Don’t Go Chasing Waterfalls: Fiduciary Obligations in the Shadow of Trados

Sarath Sanga is Associate Professor at Northwestern University Pritzker School of Law, and at Kellogg School of Management (by courtesy); and Eric L. Talley is the Sulzbacher Professor of Law at Columbia Law School, faculty co-director of the Millstein Center for Global Markets and Corporate Ownership. This post is based on their recent paper. Related research from the Program on Corporate Governance includes Carrots & Sticks: How VCs Induce Entrepreneurial Teams to Sell Startups, by Jesse Fried and Brian Broughman (discussed on the Forum here); and Do VCs Use Inside Rounds to Dilute Founders? Some Evidence from Silicon Valley by Jesse Fried and Brian Broughman (discussed on the Forum here).

In a newly-released working paper, we tackle a fundamental financial and governance conundrum that nearly every venture capital (VC) backed company faces: when there are multiple classes of stock, how should directors discharge their fiduciary duties?

In a typical VC-backed firm, the founders and other early employees hold common stock while VC investors hold tranches of preferred stock. As preferred stockholders, VC investors enjoy a variety of special rights, which can include, for example, board representation, consent rights, priority payments upon exit, and options to convert preferred shares or redeem them for cash. But this arrangement bakes a shareholder conflict right into the firm’s capital structure: When strategic business decisions implicate preferreds’ special rights, the interests of preferred shareholders inevitably conflict with those of common. In such cases, what should the board of directors do?

In theory, directors are obliged to advance the joint interests of all shareholders. But practical realities often militate that they cater to the interest of the class of shareholders—be it preferred or common—that appointed them. This conflict between preferreds’ special rights on the one hand and directors’ fiduciary obligations on the other is in fact so prevalent that it has catalyzed an emergent judicial precedent: the Trados doctrine. Under Trados, boards must prioritize common shareholders’ interest and treat preferreds’ special rights as contractual claims. In the battle between preferred and common shareholders, the Trados doctrine effectively obliges directors to side with common.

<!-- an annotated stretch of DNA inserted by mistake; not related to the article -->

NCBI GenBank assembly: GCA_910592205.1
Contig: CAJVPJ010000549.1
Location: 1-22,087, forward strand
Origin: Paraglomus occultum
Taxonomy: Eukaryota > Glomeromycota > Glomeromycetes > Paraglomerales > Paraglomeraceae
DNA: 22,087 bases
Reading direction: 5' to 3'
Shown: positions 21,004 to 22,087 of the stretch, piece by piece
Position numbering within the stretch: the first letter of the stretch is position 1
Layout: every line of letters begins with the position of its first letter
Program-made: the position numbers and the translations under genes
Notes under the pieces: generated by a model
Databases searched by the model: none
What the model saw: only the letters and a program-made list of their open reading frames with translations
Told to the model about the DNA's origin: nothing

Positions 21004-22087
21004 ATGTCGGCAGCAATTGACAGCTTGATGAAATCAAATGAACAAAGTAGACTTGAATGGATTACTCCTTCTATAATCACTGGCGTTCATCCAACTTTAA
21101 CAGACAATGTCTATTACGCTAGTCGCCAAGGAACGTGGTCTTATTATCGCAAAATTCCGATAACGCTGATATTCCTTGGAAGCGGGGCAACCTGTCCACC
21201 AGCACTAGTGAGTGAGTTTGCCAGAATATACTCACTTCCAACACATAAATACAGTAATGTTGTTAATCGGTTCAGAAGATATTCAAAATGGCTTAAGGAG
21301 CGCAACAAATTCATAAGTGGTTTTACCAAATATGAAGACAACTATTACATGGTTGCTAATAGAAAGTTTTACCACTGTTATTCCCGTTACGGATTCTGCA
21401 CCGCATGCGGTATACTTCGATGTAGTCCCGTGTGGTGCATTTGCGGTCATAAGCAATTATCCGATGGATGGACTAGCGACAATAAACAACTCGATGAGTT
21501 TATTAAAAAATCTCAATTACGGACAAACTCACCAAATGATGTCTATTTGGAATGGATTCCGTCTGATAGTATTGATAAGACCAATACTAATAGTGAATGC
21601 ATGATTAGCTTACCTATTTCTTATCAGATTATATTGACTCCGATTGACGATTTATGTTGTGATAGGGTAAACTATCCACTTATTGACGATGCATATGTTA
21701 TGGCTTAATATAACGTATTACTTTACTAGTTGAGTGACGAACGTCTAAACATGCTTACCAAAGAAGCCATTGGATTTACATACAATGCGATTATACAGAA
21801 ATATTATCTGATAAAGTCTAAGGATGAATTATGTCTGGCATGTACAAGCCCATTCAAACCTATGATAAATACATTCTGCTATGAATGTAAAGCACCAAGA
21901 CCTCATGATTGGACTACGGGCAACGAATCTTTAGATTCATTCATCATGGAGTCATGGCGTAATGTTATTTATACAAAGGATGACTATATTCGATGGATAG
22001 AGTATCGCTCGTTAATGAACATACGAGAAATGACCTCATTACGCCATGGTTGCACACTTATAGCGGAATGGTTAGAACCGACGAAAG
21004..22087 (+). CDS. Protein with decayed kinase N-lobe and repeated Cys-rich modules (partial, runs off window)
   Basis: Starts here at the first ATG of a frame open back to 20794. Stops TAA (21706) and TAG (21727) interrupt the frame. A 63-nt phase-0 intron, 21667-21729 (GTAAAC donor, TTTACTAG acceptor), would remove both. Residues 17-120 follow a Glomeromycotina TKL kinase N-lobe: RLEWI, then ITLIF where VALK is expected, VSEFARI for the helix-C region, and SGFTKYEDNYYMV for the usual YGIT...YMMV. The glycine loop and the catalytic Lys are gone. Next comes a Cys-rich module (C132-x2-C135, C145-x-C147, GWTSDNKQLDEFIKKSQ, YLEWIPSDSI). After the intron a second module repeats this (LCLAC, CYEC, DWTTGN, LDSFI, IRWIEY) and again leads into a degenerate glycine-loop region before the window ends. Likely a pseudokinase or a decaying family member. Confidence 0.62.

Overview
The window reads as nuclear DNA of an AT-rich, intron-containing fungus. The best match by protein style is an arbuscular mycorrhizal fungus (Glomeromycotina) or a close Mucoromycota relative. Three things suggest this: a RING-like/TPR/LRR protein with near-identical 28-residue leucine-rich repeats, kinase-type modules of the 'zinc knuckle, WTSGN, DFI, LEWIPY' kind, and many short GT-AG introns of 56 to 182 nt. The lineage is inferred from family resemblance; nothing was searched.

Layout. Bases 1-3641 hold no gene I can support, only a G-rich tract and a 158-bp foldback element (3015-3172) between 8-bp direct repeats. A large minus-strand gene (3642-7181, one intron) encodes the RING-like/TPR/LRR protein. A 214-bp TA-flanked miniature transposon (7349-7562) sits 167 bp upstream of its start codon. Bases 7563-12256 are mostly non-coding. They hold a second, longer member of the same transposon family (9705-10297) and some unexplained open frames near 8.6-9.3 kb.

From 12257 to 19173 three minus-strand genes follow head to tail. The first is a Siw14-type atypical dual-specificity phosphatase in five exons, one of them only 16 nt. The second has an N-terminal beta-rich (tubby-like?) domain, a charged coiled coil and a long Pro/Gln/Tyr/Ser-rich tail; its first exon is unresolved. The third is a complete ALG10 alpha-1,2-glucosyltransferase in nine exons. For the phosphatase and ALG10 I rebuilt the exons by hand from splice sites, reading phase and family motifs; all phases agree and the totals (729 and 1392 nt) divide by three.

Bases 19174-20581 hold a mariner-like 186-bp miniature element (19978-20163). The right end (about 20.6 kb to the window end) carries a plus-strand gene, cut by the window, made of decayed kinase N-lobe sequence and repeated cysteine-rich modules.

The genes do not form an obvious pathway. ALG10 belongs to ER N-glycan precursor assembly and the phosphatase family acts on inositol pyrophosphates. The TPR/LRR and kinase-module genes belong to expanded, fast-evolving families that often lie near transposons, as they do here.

Our paper evaluates the Trados doctrine from a theoretical point of view. We develop a model of startup governance that interacts capital structure, corporate governance, and liability rules. The nature and degree of inter-shareholder conflict turn not only on the relative rights and options of equity participants, but also on the firm’s intrinsic value, as well as its value to potential outside bidders. Certain combinations of these factors can cause both common and preferred shareholders’ incentives to stray from value maximization. Using standard tools from option pricing, we show that the Trados doctrine does not categorically resolve the preferred-common conflict efficiently.